David Thibodeau, since fleeing a burning Mount Carmel has appeared on “A Current Affair,” sued the National Enquirer and stayed with family members in Maine.

Fellow Branch Davidian Anetta Richards spends her days in a half-way house.

Livingston Fagan is in jail.

All are being held by the federal government as material witnesses to the Feb. 28 shootout between the Branch Davidians and the Bureau of Alcohol, Tobacco, and Firearms at Mount Carmel.

Four ATF agents and six Branch Davidians died in the fighting.

Attorney Dwight Goains of Waco, who represents Richards, said he’s wondered about the disparate treatment of the Branch Davidians by the government.

“I’ve thought about it,” he said. “I have a client who has done absolutely nothing, and she’s still in a half-way house.

Assistant U.S. Attorney John Phinizy said most people are held up to 60 days as material witness, but it is up to the discretion of the judge presiding over the case,

But attorney Gary Coker of Waco — who represents Branch Davidians Ruth Ottman, Catherine Mattson and Sheila Martin — calls government prosecutors’ use of the material witness statute, “unprecedented.”

Unprecedented use

“No guidance on the statute allows that it’s to hold people indefinitely,” he said. “Some of these people have been held for months. It’s an unprecedented use of this statute.

“I wouldn’t think Congress would want it used this way: to hold people for months when there is no indication that they’re ever going to be charged with anything,” Coker said.

Whether a material witness is released or housed at a jail or half-way house depends “on their likelihood of being available as a witness,” Phinizy said.

Waco attorney Dick Kettler challenged that view, however. He looks at Thibodeau, who is in Maine, and wonders why his client, Renos Avraam of England, is sitting in the McLennan County Jail.

“It’s curious to me,” Kettler said. “Except for my guy being a citizen of Great Britain, in my mind there’s no difference between the two. David Thibodeau has no ties to Waco, but he’s been it in his mind to flee this jurisdiction, it would be easy to do up there. I really don’t know what’s going on.”

Rumors had circulated that Thibodeau was released after operating with authorities. But his attorney Gary Richardson of Tulsa, denied that Thibodeau had made any deals.

“When they let him out there was no agreement whatsoever, zero,” Richardson said. “He did testify before a federal grand jury, but he told them the same story that he’s been telling in interviews. I don’t know why he was released. We approached the table to have our hearing like everyone else, and a prosecutor called me aside. He said if we had no objections, they were going to release David. He could go back home. And that’s it.”

Attorney Jeff Kearney of Fort Worth, who represents cult member Jaime Castillo, who is charged with conspiracy to murder a federal agent, said he believes Richardson. He thinks Thibodeau’s mother, Balenda Ganem, played a role in his release.

“Basically, he had a mother who was there for 50 days waiting for him,” Kearney said. “I think she convinced the government that Maine would be a good place for him to be. Also, I don’t think David Thibodeau is a target of any federal investigation. They apparently don’t think they can place a gun in his hand. He was one of the non-gun people. He’s just a witness.”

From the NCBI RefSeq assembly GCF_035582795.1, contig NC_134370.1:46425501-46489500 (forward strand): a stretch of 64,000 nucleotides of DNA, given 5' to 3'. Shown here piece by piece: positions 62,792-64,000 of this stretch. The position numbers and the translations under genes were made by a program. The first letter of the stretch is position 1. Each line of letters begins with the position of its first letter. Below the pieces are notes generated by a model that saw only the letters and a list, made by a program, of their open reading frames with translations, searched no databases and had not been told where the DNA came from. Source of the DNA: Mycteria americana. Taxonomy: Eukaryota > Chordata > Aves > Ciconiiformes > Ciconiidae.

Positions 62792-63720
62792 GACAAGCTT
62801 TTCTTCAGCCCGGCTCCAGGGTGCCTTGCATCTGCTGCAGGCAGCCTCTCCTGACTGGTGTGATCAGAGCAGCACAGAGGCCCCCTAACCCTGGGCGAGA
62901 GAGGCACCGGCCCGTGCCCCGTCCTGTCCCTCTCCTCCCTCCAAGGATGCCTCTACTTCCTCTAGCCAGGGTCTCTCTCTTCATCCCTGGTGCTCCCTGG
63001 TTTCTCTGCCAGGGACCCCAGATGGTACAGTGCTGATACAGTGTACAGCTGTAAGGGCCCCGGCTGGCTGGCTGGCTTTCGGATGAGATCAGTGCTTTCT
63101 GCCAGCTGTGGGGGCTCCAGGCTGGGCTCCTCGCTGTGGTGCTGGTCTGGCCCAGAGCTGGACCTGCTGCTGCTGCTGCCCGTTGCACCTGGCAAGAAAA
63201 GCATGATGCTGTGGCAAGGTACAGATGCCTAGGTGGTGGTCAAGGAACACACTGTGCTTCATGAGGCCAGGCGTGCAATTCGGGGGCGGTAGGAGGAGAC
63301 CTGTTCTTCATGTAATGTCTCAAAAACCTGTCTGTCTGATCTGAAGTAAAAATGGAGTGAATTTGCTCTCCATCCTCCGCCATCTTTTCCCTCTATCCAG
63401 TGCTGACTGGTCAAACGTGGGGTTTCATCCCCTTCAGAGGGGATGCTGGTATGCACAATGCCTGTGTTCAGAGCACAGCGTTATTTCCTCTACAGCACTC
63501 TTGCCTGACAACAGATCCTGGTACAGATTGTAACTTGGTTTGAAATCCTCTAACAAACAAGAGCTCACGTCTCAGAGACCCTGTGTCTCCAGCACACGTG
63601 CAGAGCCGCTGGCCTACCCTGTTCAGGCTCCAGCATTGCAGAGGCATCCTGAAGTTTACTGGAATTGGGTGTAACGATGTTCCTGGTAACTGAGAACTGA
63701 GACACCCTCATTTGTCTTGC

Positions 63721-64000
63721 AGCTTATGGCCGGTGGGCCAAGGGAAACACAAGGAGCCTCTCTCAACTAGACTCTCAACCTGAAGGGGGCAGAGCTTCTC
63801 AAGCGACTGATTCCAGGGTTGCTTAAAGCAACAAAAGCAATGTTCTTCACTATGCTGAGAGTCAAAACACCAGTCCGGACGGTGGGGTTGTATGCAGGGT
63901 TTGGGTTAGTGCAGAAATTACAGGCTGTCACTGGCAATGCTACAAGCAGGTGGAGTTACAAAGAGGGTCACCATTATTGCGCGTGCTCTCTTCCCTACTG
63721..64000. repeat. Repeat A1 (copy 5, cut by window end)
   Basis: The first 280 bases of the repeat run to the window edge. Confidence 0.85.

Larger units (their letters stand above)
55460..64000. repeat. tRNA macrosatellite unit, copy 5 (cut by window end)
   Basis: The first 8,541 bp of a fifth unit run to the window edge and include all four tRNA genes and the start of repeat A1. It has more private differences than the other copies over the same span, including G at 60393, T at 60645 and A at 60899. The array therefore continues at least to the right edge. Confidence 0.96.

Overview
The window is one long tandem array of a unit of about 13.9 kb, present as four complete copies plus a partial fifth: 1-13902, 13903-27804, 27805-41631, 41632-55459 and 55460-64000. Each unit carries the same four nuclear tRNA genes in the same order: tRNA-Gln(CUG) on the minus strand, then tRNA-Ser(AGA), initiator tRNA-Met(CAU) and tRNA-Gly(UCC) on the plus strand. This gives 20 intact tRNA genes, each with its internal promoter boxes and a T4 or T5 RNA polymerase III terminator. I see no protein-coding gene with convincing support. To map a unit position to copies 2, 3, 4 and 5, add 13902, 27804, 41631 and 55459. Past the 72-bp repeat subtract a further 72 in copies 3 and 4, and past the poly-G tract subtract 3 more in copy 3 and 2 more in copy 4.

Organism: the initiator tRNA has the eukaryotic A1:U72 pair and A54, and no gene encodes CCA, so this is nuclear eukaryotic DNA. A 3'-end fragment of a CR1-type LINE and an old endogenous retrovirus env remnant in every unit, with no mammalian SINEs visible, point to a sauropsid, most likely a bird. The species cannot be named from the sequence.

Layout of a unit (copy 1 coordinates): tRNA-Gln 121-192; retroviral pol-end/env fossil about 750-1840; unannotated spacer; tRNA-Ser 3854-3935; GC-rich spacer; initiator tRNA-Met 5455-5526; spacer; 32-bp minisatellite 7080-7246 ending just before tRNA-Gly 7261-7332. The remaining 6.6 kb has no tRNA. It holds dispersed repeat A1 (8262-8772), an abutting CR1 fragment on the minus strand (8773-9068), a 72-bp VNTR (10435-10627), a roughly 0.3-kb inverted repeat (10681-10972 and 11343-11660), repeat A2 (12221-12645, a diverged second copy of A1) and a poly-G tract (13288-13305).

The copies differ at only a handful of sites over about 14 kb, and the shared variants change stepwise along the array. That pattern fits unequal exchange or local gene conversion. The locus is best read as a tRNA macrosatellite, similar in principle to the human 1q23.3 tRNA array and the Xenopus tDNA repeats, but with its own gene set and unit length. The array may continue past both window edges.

Fourteen Branch Davidians are considered material witnesses.

Two of them have been released: Thibodeau and Victorine Hollingsworth; six are in jail: Fagan, Oliver Gyarfus, Gladys Ottman, Avraam, Graeme Craddock and Derek Lovelock; and seven are in half-way houses: Richards, Margaret Lawson, James Lawter, Sheila Martin, Rita Riddle, Ofelia Santoyo and Ruth Ottman.

Change of heart

Coker said it appeared that Sheila Martin, wife of the late Wayne Martin who died in the April 19 fire that destroyed Mount Carmel, was going to be released to family members in New England. Then she talked about staying in Waco a few weeks to say goodbye to friends, and the government changed its mind, Coker said.

“It’s hard to figure their reasoning,” he said.

“It looks like if she is a material witness, they would want her to stay in the area. About all you can say is if you play ball with the U.S. attorney’s office, they might eventually let you go sometime.”

Read the Tribune-Herald's 7-part investigative series on the inner workings of the Branch Davidians. Hours after Part 2 appeared in print, the ATF raided the group's compound.

Read the Tribune-Herald’s account of the ATF raid on the Branch Davidian compound on Feb. 28, 1993. Four ATF agents and six in the compound were killed in the gunfight.

Read the daily news accounts of the 51-day siege at the Branch Davidian compound near Elk, which began Feb. 28 and lasted until April.

April 19 and beyond: FBI agents began inserting canisters of tear gas into the Branch Davidian compound in the early morning hours. By noon, it was on fire.

Federal officials left the compound site in late May 1993. As identifications of bodies continued, questions about the survivors, the compound and the cult itself began to emerge.

As the world began to take a critical look back at the events and legal proceedings continue, the ATF's bombshell report forces a shakeup at the top after the raid gone "tragically wrong."

In 1994, the surviving Davidians went on trial in San Antonio. Over six weeks, more than 140 witnesses testified, with the verdict coming just two days prior to the anniversary of the ATF raid.

The Rodenville shootout and the 1988 trial, the end of the world in 1959 and more stories from deep in the Trib archives.